"The turbulence of the Trump administration has cleared away old conceptual brush and made room for clear-eyed perceptions of the world as it is, not as fanatics imagine it should be," the manifestoists proclaimed. The real fanatics, to them, are those who don't understand that the nation must forcibly harness innovation to "serve human ends." The essay makes a sly nod toward Thiel himself, noting that only "billionaires" have the nerve to oppose "the creepiest transhumanists and posthumanists" in tech or to admit that "in the name of economic growth, human life is being diminished."

The document, like so much of the new-nationalist ferment, is shot through with hostility toward progressive political correctness. "We must strengthen safeguards against the use of tech power to establish a radical secular religion within America's public institutions," the writers advocated, demanding punishment for private social media companies that censor conservative or traditionalist viewpoints. "As important as de-platforming the worst of moral degenerates may be, our free democracy depends even more on ensuring Americans can openly deliberate foundational questions, from the significance of citizenship to the biology of sexual differences."

As that last comment illustrates, the Thielosphere devotes significant time and emotional energy to fighting for the ability to say things that offend the sensibilities of progressives. In practice, that means controversy-courting observations involving race, immigration, gender, and the like.

Eric Weinstein, the managing director of Thiel's personal investment firm, Thiel Capital, coined the term "intellectual dark web" to refer to opinion slingers uncowed by the prevailing orthodoxies (and, as a result, frequently shunned by mainstream and elite institutions). As Thiel once said, "it's so important for me to have environments in which people who don't agree on things, but agree on what constitutes a conversation, can sit down with an idea [and] that nobody's going to leave the table with their reputation in tatters to the extent that they can't find a job on Monday to support themselves."

The Edges of National Conservatism

Libertarians generally agree with the new nationalists that the parameters for what is considered acceptable debate should be expansive. They just don't want to use government as a crowbar toward that end, nor do they take the same transgressive delight in making negative collective judgments about entire population blocs—very often segments of the population that have been historically discriminated against.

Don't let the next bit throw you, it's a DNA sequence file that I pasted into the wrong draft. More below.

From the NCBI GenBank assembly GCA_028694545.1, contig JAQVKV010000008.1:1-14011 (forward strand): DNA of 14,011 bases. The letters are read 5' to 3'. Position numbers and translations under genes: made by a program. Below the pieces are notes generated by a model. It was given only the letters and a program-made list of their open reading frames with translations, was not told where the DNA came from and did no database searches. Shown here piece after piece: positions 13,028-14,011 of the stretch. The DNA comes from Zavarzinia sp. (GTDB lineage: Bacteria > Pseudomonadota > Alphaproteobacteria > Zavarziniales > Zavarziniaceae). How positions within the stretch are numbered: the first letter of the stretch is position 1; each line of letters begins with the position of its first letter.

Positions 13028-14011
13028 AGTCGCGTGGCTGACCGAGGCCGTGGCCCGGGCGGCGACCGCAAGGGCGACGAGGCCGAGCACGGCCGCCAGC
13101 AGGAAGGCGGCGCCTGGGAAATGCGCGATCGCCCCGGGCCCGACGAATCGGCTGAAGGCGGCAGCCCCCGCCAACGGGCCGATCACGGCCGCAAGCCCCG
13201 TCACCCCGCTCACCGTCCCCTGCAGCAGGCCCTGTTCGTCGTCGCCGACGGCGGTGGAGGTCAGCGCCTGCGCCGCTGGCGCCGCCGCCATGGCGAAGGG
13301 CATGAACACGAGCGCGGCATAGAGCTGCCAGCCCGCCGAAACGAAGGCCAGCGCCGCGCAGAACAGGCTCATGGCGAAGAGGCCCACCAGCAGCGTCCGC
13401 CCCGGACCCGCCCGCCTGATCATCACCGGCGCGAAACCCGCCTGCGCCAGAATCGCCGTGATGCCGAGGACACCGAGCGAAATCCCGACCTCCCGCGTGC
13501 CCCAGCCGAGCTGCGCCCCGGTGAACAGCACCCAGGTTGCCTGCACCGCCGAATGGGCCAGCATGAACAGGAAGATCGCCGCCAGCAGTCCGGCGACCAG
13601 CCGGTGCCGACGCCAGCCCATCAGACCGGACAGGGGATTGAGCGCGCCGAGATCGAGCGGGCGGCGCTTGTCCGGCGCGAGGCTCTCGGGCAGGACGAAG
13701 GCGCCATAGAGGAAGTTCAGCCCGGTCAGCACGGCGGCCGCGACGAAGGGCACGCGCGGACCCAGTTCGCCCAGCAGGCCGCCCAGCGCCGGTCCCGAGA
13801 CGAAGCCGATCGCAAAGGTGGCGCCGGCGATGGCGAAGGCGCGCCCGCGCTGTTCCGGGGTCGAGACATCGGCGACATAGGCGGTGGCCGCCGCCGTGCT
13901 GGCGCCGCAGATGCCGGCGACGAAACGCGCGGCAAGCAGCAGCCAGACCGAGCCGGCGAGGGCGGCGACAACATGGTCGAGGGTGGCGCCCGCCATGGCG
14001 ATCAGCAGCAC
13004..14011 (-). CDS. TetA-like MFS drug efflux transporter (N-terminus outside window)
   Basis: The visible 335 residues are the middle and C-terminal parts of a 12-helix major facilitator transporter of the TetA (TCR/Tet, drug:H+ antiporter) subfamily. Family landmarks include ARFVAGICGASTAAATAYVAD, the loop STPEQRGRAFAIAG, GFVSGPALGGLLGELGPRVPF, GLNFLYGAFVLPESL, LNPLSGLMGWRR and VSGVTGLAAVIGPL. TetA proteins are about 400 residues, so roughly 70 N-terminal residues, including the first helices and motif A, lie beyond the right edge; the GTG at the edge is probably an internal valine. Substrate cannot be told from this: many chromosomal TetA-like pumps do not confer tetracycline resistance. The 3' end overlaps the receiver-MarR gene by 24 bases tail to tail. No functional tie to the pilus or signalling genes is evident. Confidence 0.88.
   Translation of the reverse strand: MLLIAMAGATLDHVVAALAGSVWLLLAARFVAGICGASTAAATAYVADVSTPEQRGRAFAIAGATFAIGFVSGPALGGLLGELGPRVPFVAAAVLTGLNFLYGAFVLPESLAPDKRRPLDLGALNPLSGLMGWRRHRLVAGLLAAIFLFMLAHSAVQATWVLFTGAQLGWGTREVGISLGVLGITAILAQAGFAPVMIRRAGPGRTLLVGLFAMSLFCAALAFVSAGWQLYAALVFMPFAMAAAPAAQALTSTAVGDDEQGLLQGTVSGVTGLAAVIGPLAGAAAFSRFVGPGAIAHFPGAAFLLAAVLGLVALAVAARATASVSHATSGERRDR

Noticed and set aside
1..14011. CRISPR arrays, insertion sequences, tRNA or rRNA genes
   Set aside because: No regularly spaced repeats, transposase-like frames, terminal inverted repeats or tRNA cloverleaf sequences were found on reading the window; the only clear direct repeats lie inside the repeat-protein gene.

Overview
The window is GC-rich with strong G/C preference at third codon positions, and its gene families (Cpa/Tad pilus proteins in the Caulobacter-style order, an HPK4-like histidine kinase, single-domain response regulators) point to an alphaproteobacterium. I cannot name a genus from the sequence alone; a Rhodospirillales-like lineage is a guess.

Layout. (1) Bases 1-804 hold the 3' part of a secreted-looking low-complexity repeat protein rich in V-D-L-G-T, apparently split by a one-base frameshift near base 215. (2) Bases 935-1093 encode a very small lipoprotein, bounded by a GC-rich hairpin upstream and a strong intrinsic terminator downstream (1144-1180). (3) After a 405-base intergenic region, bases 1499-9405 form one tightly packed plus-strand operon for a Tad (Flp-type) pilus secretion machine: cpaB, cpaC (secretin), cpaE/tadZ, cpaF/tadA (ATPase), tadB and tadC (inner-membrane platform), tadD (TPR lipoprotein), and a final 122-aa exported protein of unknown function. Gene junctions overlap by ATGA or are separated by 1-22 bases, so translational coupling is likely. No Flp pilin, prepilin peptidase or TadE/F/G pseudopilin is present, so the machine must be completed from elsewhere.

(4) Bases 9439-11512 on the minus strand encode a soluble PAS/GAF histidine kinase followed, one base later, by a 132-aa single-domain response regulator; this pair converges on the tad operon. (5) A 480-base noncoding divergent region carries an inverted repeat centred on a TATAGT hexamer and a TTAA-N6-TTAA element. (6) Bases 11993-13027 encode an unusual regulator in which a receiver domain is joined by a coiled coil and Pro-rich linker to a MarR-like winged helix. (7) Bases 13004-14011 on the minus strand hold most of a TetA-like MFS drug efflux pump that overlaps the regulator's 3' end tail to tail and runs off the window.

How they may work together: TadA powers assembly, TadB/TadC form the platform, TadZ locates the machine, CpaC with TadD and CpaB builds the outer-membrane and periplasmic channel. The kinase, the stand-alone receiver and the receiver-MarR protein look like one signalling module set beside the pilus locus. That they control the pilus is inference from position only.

In The American Mind last year, one loud new voice complained that too many cowed conservatives "are fanatical believers in the public religion of the regime—they've internalized 'antiracism,' hysteria about 'anti-Semitism,' and similar taboos….They are regime toadies and kapos, much like the journalists attacking me." So wrote a pseudonymous shock jock known as "Bronze Age Pervert," or BAP for short, under the once-sober auspices of the Claremont Institute.

BAP's self-published book, Bronze Age Mindset, was reviewed respectfully and at length in The Claremont Review of Books by Michael Anton, a former Trump administration official most famous for penning a then-pseudonymous 2016 essay in that same publication, "The Flight 93 Election," which analogized a Hillary Clinton presidency to "Russian Roulette with a semi-auto." Bronze Age Mindset had been gifted to Anton by none other than Thiel's pal Curtis Yarvin.

That secondhand link does not, of course, mean BAP necessarily shares ideas with Thiel. Far from it. But Anton's choice to establish the chain of custody endows the Pervert's transgressive wildness with a semi-respectable pedigree. Even if Thiel himself wouldn't go where BAP dares to tread, Anton and others seek to connect the latter's thought to their new form of conservatism, one that is totally unmoored from any connection to libertarian principles.

"Tax cuts, deregulation, trade giveaways, Russophobia, democracy wars, and open borders are not, to say the least, getting the kids riled up," Anton wrote in his review. So what's quickening youthful pulses these days, according to BAP? Apparently, "teenage put-downs," "crude sexual or scatological slang," and "sweeping generalizations about women, homosexuals, and, to a lesser extent, national and ethnic groups."

Anton squinted hard enough to see the virtues of such anti-Enlightenment conservatism. "On reflection, I came to believe that some of the ridiculousness is intended to help the unscientific and unphilosophic grasp concepts beyond their conceptual framework," he wrote, echoing some of the mysticism that surrounds Girard. "And a great deal of BAP's silly outrageousness seems to be there to provide air cover for the outrageous things he means in deadly earnest."